Police estimate more than 150,000 marchers took part in the demonstration, which organizers said was to show their frustration and continued opposition to the new law. The parade was accompanied by a large police presence, as police have clashed in the past with far-right groups who take part in the march.
This caps a contentious week for the French, whose president, Francois Hollande, made legalizing gay marriage a hallmark pledge of his election campaign last yes. On Tuesday, Dominique Venner, a far-right historian, killed himself on the altar of Notre Dame.
Venner called the French people to action, instead of just peaceful protests, "It certainly will require new, spectacular and symbolic gesture to shake the sleepiness, shaking anesthetized consciousness and awaken the memory of our origins. We are entering a time when words must be authenticated by acts."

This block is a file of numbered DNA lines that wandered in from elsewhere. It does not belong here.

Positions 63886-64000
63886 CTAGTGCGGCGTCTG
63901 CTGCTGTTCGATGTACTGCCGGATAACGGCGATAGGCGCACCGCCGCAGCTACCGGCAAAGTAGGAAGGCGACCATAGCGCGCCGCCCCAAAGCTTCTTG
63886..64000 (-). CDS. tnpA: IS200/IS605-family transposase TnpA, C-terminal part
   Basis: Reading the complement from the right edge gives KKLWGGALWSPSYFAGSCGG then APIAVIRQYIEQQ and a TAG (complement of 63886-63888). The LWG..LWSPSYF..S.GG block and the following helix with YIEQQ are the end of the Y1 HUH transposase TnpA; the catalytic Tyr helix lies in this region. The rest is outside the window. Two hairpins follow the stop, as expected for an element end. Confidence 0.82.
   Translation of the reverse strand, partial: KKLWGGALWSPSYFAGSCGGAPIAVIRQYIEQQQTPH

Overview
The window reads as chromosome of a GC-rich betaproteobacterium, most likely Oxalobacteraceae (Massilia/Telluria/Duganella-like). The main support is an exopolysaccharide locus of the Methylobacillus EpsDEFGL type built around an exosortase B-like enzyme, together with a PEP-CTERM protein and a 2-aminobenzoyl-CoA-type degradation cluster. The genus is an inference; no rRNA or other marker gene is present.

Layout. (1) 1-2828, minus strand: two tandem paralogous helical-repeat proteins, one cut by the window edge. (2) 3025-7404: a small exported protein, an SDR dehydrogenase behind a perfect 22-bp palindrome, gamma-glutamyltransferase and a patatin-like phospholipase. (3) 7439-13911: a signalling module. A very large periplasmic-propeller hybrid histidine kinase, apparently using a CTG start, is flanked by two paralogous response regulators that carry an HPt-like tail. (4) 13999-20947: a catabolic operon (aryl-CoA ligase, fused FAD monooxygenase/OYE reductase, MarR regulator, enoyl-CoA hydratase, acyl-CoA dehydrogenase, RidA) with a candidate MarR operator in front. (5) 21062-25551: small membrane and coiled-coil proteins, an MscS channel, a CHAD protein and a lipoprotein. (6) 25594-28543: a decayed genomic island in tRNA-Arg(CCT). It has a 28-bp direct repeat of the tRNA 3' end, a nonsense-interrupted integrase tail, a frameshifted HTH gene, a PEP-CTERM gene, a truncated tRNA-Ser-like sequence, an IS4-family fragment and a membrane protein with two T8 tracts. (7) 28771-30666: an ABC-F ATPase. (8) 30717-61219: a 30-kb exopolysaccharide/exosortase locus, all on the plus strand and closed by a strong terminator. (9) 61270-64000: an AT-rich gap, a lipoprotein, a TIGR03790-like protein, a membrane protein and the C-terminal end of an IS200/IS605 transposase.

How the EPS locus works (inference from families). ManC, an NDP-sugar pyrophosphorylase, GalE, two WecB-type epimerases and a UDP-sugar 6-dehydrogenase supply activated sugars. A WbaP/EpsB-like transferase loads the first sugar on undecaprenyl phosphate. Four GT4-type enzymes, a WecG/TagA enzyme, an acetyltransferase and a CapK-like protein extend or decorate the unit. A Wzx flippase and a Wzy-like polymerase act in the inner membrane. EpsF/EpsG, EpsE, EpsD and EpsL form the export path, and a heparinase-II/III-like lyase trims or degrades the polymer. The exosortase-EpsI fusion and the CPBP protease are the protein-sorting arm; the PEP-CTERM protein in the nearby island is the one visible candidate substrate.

Putting action to his words, but not necessarily in the exact way Venner would have liked, was the feminist group Femen, a member of which posed at Notre Dame the day after Venner's suicide with "May fascism rest in hell" written across her torso. She then put a gun in her mouth and mocked Venner's suicide.
"It is a message addressed to all those who support facism and those who have expressed sympathy for the extreme-right militant who killed himself in Notre Dame," said Inna Schevchenko, the leader of Femen.